On November 8, 1812, the snow storm continues to decimate the Grand Army as it makes its way to Smolensk. Armand de Caulaincourt writes:
On the eighth, headquarters were at Beredikino. For a moment the Emperor thought of pushing forward as far as Smolensk himself; but the surface of the snow had been first melted in the thaw and then frozen when the frost set in again, and this made the road impracticable, particularly in the dark. The fear that by leaving he might draw swarms of stragglers after him, and so cause disorder in the night at Smolensk, made the Emperor decide to wait till the following day; and in this he was well-advised, for even those on foot were hard put to it to hold the road.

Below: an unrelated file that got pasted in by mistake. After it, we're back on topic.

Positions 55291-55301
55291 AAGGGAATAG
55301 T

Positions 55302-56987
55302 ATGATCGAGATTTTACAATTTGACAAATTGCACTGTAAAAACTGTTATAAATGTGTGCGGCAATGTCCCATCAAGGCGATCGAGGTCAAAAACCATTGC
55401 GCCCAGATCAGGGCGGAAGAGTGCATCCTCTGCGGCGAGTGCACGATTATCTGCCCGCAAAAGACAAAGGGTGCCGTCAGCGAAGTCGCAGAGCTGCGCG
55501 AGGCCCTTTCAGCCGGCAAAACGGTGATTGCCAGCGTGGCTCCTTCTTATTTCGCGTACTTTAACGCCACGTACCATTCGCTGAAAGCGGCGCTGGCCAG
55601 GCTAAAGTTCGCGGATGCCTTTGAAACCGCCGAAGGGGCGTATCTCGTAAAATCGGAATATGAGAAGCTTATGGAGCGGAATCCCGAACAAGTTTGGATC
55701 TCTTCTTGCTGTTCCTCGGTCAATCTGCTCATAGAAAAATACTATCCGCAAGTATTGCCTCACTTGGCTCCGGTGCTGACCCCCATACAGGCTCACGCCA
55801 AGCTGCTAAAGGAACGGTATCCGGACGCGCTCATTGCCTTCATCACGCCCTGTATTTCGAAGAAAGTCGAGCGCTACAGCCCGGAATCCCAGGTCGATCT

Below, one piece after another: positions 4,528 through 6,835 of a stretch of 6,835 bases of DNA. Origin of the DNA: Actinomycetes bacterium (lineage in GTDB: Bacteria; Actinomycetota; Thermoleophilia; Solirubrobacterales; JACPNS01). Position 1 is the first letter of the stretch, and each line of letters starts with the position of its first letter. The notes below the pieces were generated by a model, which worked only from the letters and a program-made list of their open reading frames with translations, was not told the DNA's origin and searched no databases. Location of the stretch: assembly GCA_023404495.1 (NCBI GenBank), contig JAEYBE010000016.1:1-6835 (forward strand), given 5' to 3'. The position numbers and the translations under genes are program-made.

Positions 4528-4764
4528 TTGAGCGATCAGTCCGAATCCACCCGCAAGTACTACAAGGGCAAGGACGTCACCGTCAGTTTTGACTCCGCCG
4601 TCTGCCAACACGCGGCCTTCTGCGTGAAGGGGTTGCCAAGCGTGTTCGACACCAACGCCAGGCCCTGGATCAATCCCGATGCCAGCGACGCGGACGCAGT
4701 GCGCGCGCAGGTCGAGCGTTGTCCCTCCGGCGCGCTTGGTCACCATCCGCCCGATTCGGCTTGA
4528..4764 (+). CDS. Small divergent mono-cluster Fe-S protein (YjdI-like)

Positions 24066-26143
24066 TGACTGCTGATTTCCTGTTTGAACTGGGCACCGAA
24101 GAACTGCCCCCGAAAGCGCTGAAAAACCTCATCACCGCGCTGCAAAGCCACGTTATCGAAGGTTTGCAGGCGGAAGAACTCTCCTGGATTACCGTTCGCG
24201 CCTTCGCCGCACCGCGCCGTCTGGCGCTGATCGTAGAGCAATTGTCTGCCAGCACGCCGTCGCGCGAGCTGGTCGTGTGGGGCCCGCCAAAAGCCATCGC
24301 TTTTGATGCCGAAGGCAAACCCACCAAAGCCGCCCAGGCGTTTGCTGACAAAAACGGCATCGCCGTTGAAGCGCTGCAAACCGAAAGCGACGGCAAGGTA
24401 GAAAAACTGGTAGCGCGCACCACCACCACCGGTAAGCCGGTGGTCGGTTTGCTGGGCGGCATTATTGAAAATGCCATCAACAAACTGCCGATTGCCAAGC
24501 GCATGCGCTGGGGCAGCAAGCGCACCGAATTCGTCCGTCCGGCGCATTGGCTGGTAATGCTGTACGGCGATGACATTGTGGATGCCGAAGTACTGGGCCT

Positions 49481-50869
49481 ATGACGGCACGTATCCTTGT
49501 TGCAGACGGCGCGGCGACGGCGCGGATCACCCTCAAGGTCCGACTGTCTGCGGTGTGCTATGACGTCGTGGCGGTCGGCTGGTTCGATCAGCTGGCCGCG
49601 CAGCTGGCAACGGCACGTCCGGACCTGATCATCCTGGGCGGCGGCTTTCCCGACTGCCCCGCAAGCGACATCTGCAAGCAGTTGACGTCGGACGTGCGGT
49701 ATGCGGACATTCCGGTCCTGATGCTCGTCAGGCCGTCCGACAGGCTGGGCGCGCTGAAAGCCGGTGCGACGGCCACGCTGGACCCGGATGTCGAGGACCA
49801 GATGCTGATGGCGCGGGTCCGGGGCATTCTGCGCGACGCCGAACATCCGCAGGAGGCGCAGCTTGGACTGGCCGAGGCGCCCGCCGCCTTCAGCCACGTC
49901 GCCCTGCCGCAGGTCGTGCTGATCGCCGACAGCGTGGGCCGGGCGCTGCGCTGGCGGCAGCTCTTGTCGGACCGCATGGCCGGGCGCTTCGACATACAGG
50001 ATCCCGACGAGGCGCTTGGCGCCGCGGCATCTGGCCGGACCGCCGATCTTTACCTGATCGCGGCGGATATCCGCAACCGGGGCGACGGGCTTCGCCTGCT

Nearly everybody travelled on foot. The Emperor followed the march of the Guard in his carriage, accompanied by the Prince of Neuchatel; but he got down two or three times a day and went on foot for a while, leaning sometimes on the Prince's arm, sometimes on mine, sometimes on one of his aides-decamp. The road and the strips beside it were covered with the bodies of wounded men who had died of cold and hunger and want. No field of battle ever bore so fearful an aspect.
Armand de Caulaincourt, At Napoleon's Side in Russia (Enigma Books, 2008) at pages 176-177.